Dr. Daniel Yar Hamidi (PhD) is an expert in corporate governance and digital transformation. His main base is the Department of Information Technology at the University of Borås, in Sweden. We caught up with him to discuss the value of analytics in organisations, and why corporate governance and innovation make good partners.
Daniel, tell us a bit about your work.
My research is about corporate governance, generally in the field of innovation. I have worked on entrepreneurship and small and medium-sized enterprises for a long time and more recently, this has moved into corporate governance, and particularly decision making for governance in organisations. Most of our students are undergraduates, but I also work on advanced courses for working professionals. Even working at the university, one of my main aims has always been to engage with working professionals and help them to take the next step. These are effectively postgraduates who are coming back to the university to upskill and sometimes reskill.
Governance is often about making sure that things are steady, but innovation has a reputation for being a bit chaotic and disruptive. How do you see the relationship between the two?
Perhaps the most important characteristic of innovation is that it’s about change. What we want with innovation is to challenge and change, and the outcome is very unclear. And as you say, governance is all about creating stability by strengthening institutions and developing grounds for consensus among stakeholders. I am interested in looking at innovation from a governance perspective, which means that I constantly try to find processes that will nurture innovation by creating the stable background to enable us to take risks. Innovation is about risk-taking, and governance is about risk management. When we bring the two together, we can talk about the kinds of risks we want to take, and those that we want to avoid.
What have you observed about the role of data and analytics in innovation, especially in small and medium-sized enterprises?
In the last few years, I have had a very concrete focus on service innovation. I think if you are going to find out about and offer any new value proposition and create new services, you really need to be data-driven. We need to have relevant data, and be able to analyse them. Most of the innovations in companies today are actually about services. All the products and technology we are using are promoting new services to be developed and offered to the marketplace. To do that, we need to be able to gather and analyse an enormous amount of data—and if we can do that, we get new opportunities to innovate new services. Data and data analytics is absolutely the centre of this process.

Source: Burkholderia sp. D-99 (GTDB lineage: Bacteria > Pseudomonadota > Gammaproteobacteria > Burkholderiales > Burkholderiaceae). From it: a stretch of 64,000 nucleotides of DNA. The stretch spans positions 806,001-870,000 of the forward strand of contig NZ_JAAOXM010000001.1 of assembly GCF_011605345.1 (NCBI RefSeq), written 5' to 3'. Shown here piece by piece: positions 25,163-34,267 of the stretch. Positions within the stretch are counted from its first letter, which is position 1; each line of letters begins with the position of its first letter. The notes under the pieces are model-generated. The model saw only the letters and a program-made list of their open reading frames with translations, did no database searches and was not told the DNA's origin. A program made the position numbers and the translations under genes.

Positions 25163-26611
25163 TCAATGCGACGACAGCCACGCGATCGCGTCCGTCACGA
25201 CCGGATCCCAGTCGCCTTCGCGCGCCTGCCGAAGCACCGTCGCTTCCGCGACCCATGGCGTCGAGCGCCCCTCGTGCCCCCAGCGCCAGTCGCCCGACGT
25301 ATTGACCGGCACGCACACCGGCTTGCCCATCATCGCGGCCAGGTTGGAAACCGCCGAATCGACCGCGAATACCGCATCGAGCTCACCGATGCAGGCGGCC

You talked about upskilling and reskilling. Where would you say SME managers and leaders are in their ability to understand and manage data and analytics to support better decisions?
It’s a paradox. We all use a lot of services that are based on data and analytics. However, when it comes to small and medium-sized enterprises, the capability to use this kind of technology is still in its infancy. It’s very immature. Many small business leaders don’t really see the possibilities in their own business. They appreciate the value, and they understand the power it will offer them, but they have enormous difficulty in translating that to their own businesses.
What do you think is the answer to this?
We need to raise the levels of data literacy, and help them to see how they can bring together their business acumen with data and analytics. I think we have a long way to go yet. We are talking about small and medium-sized enterprises but I also work with large multinational companies, and many of them are having a similar difficulty clearing out their processes. They spend more money, and they have much more knowledge. However, they struggle to create value from data. SMEs are probably struggling more because of lack of resources, lack of knowledge and lack of partnership with other institutions, companies, and organisations. That’s where programmes like SAS’s Analytics Value Training comes in. I’d like to see more collaboration between academia and companies like SAS. We need to help companies to combine academic knowledge, business knowledge and analytics knowledge. If we can do that, it will be a great contribution to society.
Dr Daniel Yar Hamidi is a part of the ALP and AVT ecosystem expertise, read more
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